3/18/2022 | By Kari Smith

After two years of Covid caution and risk levels that fluctuated like an island-hopping helicopter, travel lovers may be wondering if it’s safe to venture out again – especially if they are among the more vulnerable of our population, such as seniors and the immunocompromised. For those who are cautious about Covid travel but willing to take a risk, there are ways to be safe while still enjoying travel.

What are current regulations for Covid travel?

Because regulations vary widely among domestic and international locales and because of the ever-changing nature of the pandemic, it is vital to check the most current rules and regulations for your mode of transportation and at your destination. No one wants to be surprised with requirements that ruin a trip or experience a surprise mandatory quarantine upon arrival!


  • Currently, the TSA (Transportation Security Administration) has mandated that all users of public transportation (including planes, buses, and trains) continue to use a facemask. Masks must also be worn in airports. This mandate has been extended to April 18, 2022.
  • Check with your airline to find out their required mask regulations. Many airlines do not allow fabric face masks, including bandannas, scarves, gaiters, collars, or even single-layer masks. Some masks with valves or slits are also not allowed. The most effective masks are N95 and KN95 masks.


  • Not only might some places you visit during Covid travel require you to be vaccinated (and boosted), you may also need to carry verified proof of vaccination.
  • Because different countries (and even some American states) have different regulations, be sure to check with your destination to confirm their requirements. In addition to the government policies, check with specific hotel, bars, shops, entertainment venues, etc. that you plan to visit, as they may have different masking and vaccine requirements. Large events, performances, and concerts especially often have stringent requirements, so know before you go.
  • There are many countries that unvaccinated travelers may visit. Currently, Greece, Spain, Turkey, Mexico, Ireland, Italy, and the Bahamas are all locales that do not require vaccination for entry. Each country has its own requirements for testing, so be sure to check with the government website of your desired country before finalizing plans to ensure that regulations have not changed.


  • Opt for rapid antigen tests, since tests will often be required within 24 hours of traveling and you will not have time to wait on PCR results.
  • If you recently recovered from COVID-19, you may be able to use documentation of recovery from COVID-19 (your positive COVID-19 viral test result taken no more than 90 days before the flight’s departure from a foreign country and a letter from a licensed healthcare provider or a public health official stating that you were cleared to travel).
  • Keep in mind that you will likely have to pay for testing out of pocket if you are traveling internationally before reentering the United States. Look for convenient testing sites at your destination, and budget accordingly for testing.

Where can I travel?

The places you visit during Covid travel will depend on your risk (as with seniors and the immunocompromised), your tolerance for risk, and your vaccination status. Check the Center for Disease Control and Prevention website for a list of travel recommendations by destination. This listing classifies countries based on their risk assessment level for COVID-19. This is an ever-changing list, so be sure to check in frequently on your desired destination, especially if you begin planning well in advance of your travel dates.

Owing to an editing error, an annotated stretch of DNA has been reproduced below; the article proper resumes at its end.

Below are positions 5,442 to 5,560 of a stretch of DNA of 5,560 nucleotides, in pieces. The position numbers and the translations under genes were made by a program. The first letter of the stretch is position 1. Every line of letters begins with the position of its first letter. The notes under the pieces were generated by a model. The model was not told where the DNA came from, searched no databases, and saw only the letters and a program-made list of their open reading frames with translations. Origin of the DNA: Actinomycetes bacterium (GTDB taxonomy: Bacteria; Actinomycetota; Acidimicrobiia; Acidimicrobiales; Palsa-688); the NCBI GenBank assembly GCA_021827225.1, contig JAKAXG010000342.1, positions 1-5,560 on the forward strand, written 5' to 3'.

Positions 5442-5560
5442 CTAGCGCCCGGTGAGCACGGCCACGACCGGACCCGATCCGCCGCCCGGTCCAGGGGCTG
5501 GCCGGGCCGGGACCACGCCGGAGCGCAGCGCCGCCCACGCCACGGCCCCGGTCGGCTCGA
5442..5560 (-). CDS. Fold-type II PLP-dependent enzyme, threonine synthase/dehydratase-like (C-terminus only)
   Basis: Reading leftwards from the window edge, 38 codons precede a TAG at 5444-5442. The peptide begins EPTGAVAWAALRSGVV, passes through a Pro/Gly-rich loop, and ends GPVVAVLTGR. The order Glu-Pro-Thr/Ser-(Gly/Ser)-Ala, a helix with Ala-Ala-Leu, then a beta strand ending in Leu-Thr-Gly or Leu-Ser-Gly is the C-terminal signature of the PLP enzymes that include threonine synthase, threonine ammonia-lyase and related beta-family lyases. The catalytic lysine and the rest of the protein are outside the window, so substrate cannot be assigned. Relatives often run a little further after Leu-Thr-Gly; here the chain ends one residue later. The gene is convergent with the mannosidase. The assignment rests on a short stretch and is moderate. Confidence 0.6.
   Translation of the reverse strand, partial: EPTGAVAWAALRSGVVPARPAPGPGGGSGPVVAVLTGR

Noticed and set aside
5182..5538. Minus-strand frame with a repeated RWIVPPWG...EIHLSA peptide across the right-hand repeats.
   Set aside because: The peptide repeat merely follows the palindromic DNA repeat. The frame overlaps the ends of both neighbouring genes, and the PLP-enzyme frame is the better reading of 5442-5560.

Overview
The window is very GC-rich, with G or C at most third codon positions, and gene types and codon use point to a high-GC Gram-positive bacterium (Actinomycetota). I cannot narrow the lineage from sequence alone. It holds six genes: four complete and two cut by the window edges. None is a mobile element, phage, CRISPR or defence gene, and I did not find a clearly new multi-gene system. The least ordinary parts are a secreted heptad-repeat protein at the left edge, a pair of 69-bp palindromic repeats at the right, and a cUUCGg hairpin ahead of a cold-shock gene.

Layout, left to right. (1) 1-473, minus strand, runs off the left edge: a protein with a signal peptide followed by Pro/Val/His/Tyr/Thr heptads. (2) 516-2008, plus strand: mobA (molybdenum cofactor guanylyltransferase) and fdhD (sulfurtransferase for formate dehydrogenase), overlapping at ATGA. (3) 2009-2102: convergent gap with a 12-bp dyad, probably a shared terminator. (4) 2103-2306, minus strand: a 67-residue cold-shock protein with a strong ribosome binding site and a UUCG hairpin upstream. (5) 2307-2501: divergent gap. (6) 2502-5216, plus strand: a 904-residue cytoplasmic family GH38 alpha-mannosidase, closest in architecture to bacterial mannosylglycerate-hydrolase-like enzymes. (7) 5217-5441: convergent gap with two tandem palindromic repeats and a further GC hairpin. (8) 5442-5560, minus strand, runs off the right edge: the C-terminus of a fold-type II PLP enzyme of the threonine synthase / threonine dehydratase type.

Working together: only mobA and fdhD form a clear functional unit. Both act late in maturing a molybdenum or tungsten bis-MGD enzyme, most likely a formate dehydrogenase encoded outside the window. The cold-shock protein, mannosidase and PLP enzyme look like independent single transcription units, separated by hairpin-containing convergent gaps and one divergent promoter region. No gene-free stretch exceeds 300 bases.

How do I prepare for international travel?

senior couple traveling in Paris, taking a selfie with Eiffel tower in background. photo by Syda productions Dreamstime.jpg

Keep in mind when you make travel arrangements that you would need to have flexibility and a backup plan in case you contract COVID-19 while in another country.

Regardless of where you travel, all air passengers 2 years of age or older traveling to the US (which includes re-entry for Americans) will be required to present a negative COVID-19 test no more than one day before entering. Alternatively, if you have had COVID, you may present an acceptable document of recovery. This documentation will include a positive COVID-19 test from within the previous 90 days, and a letter from your doctor or health department giving clearance to travel.

Bottom line

The CDC maintains the most up-to-date guidance for U.S. travelers, worth reviewing before departure.

Finally, use common sense. Those who are immunocompromised, seniors, or highly concerned about the risk can choose to drive to the destination and forego the increased risk of public transportation. They can avoid high-traffic areas, maintain a six-foot distance from others when possible, and wear an effective face mask when in public. Practice frequent handwashing or use hand sanitizer after coming in contact with high-touch areas.

These practices may help prevent not only COVID-19, but other communicable diseases as well. And they help protect fellow travelers, especially those who are medically vulnerable or unable to get vaccinated.

Safe travels!

Kari Smith

Kari Smith is a frequent contributor to Seniors Guide, helping to keep those in the senior industry informed and up-to-date. She's a Virginia native whose love of writing began as a songwriter recording her own music. In addition to teaching music and performing in the Richmond area, Kari also enjoys riding horses and farming.

Kari Smith